Exactly five years ago today, I bought a used NEC 22″ monitor for my personal computer at home. It has served me well for that time, but I’ve seen it act up a time or two recently. Seeing as LCD technology has progressed much over the past few 5 years, I feel like it’s finally time to bite the bullet and join the mainstream. As such, I’m starting the hunt for a new display. Here’s what I want:
Real Estate: I run 1600 x 1200 at home, and I’d like to stay in that neighborhood
Fast Response Times: The display would primarily be used for gaming, so fast response times are a requirement.
Vibrant Colors: Some LCD displays have pretty weak white-balance; I want something with nice color reproduction, since I’ll also be doing occasional photo editing.
Does anyone here have any recommendations on brands or where to start looking? Is there a model or manufacturer you’ve been happy with? Any ideas would be appreciated!
On Friday afternoon, I finally upgraded my home system to Windows 7. Windows XP was feeling dated, and my old system had slowed to a crawl for unexplained reasons. I also figured it was time to upgrade to a 64-bit OS, so that’s the version of 7 that I installed. Here are a few brief thoughts I’ve had on this new operating system:
New Task Bar
Interestingly enough, the steepest learning curve I’ve had with Windows 7 has been with the new task bar. I’m quite used to XP’s task bar, complete with the quick launch toolbar. The new task bar in Windows 7 rolls these two toolbars into one; essentially combining currently running applications with ‘pinned’ applications. Also, by default, only program icons are displayed; none of the window titles are shown as a part of each process’ button. This new scheme is a little confusing at first, but I’m becoming accustomed to it.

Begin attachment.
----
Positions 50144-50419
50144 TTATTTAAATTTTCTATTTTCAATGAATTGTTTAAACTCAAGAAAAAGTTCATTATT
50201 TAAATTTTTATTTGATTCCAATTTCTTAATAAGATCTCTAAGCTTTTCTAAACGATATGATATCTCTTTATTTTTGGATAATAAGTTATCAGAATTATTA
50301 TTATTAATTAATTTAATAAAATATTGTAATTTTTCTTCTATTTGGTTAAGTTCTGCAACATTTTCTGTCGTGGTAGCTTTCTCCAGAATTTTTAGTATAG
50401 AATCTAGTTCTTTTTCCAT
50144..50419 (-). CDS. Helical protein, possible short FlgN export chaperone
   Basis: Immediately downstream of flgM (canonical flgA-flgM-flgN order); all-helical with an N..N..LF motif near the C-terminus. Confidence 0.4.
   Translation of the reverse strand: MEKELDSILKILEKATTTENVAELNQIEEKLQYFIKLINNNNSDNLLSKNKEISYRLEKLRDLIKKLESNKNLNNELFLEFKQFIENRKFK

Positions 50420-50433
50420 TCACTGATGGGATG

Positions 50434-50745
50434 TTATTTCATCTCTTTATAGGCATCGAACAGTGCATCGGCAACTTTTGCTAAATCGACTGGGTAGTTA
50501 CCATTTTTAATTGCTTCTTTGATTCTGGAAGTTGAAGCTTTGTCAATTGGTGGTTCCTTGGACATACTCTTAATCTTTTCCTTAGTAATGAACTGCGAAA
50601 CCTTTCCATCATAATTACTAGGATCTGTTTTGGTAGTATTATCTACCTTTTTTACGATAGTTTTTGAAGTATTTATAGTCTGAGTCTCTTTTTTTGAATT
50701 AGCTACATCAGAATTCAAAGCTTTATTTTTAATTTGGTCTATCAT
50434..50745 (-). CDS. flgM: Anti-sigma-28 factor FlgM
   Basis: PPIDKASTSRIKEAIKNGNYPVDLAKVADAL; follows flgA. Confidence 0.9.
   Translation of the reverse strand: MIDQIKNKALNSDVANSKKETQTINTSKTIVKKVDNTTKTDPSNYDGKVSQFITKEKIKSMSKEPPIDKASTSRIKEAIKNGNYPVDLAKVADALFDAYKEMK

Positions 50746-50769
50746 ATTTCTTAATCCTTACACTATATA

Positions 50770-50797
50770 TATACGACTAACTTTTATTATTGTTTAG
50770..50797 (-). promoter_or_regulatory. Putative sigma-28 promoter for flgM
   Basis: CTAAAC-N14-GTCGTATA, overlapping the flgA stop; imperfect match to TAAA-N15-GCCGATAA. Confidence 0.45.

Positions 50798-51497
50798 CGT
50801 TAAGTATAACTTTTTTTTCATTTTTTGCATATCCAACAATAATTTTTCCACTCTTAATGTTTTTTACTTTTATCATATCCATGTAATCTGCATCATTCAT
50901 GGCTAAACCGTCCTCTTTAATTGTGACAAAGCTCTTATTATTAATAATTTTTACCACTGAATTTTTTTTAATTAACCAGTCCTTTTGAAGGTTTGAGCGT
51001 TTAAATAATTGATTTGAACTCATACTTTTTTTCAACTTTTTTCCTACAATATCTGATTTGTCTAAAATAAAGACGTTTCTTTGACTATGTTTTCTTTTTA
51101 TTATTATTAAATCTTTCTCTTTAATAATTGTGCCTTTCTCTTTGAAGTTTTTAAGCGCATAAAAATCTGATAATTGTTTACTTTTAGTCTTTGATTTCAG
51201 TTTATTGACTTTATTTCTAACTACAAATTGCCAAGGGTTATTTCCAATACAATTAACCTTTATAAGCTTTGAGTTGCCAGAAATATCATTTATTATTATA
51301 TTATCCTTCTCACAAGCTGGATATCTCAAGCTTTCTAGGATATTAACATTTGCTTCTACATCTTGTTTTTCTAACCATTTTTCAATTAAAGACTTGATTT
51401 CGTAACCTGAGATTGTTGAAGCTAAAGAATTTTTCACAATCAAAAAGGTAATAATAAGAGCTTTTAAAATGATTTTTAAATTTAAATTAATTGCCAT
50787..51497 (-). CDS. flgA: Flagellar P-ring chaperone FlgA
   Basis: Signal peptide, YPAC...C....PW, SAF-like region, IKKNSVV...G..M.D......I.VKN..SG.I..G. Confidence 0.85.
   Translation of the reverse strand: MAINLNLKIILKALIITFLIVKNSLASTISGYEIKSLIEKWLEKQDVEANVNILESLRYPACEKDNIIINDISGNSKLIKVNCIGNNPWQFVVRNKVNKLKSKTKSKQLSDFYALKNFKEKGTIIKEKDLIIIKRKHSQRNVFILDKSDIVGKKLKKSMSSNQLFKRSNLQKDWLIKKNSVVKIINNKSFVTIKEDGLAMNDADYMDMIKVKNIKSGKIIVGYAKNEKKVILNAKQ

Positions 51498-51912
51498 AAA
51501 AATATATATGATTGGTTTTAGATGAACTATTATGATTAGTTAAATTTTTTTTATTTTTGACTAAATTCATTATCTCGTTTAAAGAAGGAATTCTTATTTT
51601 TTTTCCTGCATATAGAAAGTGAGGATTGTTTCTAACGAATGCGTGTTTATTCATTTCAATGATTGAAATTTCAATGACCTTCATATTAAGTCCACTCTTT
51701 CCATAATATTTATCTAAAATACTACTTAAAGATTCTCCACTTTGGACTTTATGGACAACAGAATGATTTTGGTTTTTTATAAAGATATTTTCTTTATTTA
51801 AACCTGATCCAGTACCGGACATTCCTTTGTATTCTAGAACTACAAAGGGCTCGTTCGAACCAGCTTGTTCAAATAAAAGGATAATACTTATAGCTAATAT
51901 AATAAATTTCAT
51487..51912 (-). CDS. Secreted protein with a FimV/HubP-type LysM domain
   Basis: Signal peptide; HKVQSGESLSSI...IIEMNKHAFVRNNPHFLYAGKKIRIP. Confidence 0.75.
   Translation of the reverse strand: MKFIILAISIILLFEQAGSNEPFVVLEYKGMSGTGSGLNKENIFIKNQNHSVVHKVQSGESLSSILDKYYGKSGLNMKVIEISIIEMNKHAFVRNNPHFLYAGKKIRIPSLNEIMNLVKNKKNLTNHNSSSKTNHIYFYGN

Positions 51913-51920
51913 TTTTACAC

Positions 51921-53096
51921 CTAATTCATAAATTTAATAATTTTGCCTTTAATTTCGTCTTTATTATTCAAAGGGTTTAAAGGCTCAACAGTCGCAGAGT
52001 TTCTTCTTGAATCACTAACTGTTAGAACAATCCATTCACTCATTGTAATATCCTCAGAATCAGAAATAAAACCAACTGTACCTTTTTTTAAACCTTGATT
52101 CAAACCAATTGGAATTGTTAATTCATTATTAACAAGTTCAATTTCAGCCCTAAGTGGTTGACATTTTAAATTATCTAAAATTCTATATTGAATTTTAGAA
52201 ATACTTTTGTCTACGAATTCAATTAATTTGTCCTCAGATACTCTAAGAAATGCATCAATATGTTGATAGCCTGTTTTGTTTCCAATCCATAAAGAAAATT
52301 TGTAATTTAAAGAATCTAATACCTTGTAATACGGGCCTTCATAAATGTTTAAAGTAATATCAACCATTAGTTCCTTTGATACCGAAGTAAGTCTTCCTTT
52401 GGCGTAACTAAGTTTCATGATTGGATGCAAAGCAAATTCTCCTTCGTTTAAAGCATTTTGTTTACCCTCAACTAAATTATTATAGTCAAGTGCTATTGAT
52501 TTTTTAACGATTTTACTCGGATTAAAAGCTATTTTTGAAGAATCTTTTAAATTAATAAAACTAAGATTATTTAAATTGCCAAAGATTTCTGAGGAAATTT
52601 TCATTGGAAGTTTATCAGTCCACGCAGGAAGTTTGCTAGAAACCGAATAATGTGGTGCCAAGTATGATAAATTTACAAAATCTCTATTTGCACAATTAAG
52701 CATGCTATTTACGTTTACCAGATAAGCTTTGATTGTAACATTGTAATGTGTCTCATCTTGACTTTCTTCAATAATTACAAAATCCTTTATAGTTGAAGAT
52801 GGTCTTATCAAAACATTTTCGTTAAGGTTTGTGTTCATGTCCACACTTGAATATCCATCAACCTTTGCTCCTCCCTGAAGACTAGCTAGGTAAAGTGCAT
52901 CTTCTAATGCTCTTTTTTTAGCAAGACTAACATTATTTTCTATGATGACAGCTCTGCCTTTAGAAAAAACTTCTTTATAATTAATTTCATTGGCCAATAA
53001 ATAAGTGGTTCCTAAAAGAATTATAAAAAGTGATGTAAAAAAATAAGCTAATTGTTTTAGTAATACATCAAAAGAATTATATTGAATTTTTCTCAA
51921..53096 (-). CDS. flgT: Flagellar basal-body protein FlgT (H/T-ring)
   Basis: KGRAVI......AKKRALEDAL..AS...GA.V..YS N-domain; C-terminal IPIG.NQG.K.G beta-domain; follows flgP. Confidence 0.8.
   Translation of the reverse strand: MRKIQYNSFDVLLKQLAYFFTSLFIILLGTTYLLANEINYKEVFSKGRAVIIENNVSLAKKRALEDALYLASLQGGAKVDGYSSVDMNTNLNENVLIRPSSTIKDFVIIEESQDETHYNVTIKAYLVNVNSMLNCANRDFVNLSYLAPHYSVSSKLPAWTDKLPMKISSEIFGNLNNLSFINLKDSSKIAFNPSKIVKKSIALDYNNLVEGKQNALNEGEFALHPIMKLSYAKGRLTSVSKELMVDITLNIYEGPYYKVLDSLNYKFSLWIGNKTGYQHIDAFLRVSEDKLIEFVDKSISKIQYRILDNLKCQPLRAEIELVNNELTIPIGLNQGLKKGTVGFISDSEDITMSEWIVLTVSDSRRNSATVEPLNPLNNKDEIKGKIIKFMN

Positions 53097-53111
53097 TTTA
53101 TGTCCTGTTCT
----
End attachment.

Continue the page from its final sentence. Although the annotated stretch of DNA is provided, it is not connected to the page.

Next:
Updated Start Menu
Microsoft finally got smart with the new start menu. No longer does it stretch to the top of the screen when you have a million applications installed. Instead, the “All Programs” menu simply transforms into a scrollable pane, showing the items available. This is a terrific UI change that should have been done at least 10 years ago.
In the midst of going to Windows 7, I also made several hardware improvements. I upped my memory from 2 GB to 4 GB (I may go to 8 GB if 4 doesn’t suffice), I am using a new brand of hard drive (Western Digital, instead of Seagate), and I added a new CPU heat sink. Since I updated a few hardware components, I’m not sure what really made the difference, but most of my applications now start noticeably faster than before. For example, iTunes starts nearly instantly, which blows the previous 15 to 20 second startup time out of the water. Games also start way faster, which is a plus. I love getting performance boosts like this; hopefully they will hold up over time.
There are other minor things that I find interesting about the Windows 7 experience:
Installation was amazingly fast, and I was only asked one or two questions.
Drivers thankfully haven’t been an issue (so far).